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House of the Generals (2000)

10 million Ukrainians lost their lives in the first half of the 20th Century. 600,000 Ukrainian Jews perished, victims of Hitler and Stalin. Ukraine amassed thousands of World War II ... See full summary »


Dan Spigel


Grant James, Dan Spigel (screenplay) | 1 more credit »




Credited cast:
Farah White ... Liza Kharacter
Michelle Irving Michelle Irving ... Gitel Polovoya
Elena Burunova Elena Burunova ... Sonya Kharacter
Jennifer Harris ... Liza Kharacter as a child
Grant James ... Herschel Kharacter
Luke Adams ... Don Kharacter
Bill Kent Bill Kent ... Sasha
Stephanie Garner Stephanie Garner ... Ganya Kharacter (as Stephanie Swanson)
Catherine Holmes Catherine Holmes ... Anna Cherkova
Peter Sanders Peter Sanders ... Abrasha Minkin
Matt Prescott Morton Matt Prescott Morton ... Serge (as Matt Morton)
Jimmy Costello Jimmy Costello ... Russian Gen. Vladimir Plotvich
Roger Hamilton Roger Hamilton ... Yakov
Rest of cast listed alphabetically:
Cynthia Aguiar Cynthia Aguiar ... Rene
Nellja Allen Nellja Allen ... Train passenger


10 million Ukrainians lost their lives in the first half of the 20th Century. 600,000 Ukrainian Jews perished, victims of Hitler and Stalin. Ukraine amassed thousands of World War II monuments. Half of the Russian losses occurred in Ukraine. Based on a true story. Written by Dan Spigel <danspigel@houseofthegenerals.com>

Plot Summary | Add Synopsis

Plot Keywords:

independent film | See All (1) »





Official Sites:

Ganya Film





Filming Locations:

Dallas, Texas, USA See more »

Company Credits

Production Co:

Ganya Film Productions See more »
Show more on IMDbPro »

Technical Specs


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Did You Know?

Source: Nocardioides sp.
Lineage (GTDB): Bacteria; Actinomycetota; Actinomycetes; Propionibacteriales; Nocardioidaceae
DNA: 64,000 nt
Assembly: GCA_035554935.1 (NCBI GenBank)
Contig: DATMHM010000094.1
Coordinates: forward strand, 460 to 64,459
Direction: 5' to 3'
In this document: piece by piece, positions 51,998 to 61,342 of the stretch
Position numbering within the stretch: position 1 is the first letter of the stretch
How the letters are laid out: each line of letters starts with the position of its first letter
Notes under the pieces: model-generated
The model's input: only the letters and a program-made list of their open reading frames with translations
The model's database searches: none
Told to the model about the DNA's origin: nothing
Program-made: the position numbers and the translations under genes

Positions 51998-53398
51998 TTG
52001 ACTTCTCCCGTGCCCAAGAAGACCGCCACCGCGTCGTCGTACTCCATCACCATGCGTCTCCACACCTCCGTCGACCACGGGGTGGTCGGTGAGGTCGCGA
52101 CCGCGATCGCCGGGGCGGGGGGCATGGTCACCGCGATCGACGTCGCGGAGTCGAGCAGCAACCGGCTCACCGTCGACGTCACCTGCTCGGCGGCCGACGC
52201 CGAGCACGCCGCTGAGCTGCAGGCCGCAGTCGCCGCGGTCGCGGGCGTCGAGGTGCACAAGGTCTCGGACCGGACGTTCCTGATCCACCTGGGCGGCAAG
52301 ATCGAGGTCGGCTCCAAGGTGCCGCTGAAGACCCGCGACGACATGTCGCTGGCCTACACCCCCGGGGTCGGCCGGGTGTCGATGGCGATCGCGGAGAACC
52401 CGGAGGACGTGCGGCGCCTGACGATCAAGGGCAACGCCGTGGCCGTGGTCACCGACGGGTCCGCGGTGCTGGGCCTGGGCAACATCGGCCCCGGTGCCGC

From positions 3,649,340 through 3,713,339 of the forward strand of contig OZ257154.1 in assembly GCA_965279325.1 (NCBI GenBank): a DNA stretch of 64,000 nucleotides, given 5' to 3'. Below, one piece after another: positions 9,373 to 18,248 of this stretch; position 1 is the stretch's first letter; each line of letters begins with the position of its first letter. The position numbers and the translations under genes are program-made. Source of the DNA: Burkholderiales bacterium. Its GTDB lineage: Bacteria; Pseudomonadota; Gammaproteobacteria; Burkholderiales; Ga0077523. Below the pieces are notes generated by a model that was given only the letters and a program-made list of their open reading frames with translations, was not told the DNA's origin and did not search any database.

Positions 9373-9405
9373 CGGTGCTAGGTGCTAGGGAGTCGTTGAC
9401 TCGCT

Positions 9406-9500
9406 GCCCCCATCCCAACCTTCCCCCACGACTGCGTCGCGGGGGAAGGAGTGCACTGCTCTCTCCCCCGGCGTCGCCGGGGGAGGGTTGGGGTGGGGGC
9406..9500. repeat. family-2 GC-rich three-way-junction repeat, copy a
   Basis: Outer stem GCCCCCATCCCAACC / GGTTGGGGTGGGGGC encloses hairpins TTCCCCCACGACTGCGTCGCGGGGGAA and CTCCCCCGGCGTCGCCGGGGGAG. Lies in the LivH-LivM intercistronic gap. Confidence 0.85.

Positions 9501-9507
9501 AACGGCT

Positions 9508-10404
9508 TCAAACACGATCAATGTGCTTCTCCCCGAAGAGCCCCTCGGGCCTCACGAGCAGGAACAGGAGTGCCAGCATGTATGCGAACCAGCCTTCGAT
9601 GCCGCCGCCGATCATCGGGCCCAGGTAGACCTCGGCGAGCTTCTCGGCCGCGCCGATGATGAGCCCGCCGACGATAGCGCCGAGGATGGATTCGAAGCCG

The film contains a scene where several characters are loaded onto silver-colored vintage railway boxcars. As of early 2018, the set for this sequence still exists behind the Albertson's grocery store on Crawford Street in downtown Denison, Texas. See more »


In 1918-1919, young Liza holds a newspaper with a headline about Lenin's death; in the next shot, she reads a newspaper with a headline about the U.S. Black Tuesday stock market crash, while saying in voiceover that 10 years have passed and she is now 19 years old. In reality, Lenin passed away in January of 1924 and the U.S. stock market crash occurred in October of 1929, less than 6 years later. See more »

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User Reviews

Ambitious and noble concept, clumsy execution, but good costume design!
19 July 2016 | by carguychrisSee all my reviews

I stumbled upon this movie several years ago at a gun show in Sherman, Texas. (For those unfamiliar with gun show culture, particularly readers from other countries, the non-gun-related products hawked at these shows can be quite intriguing, a slice of kitsch Americana often untempered by notions of high culture, good taste, or political correctness... but I digress.) I didn't buy a copy at the time, but I did put it on my To-Do list, and finally got around to ordering the DVD.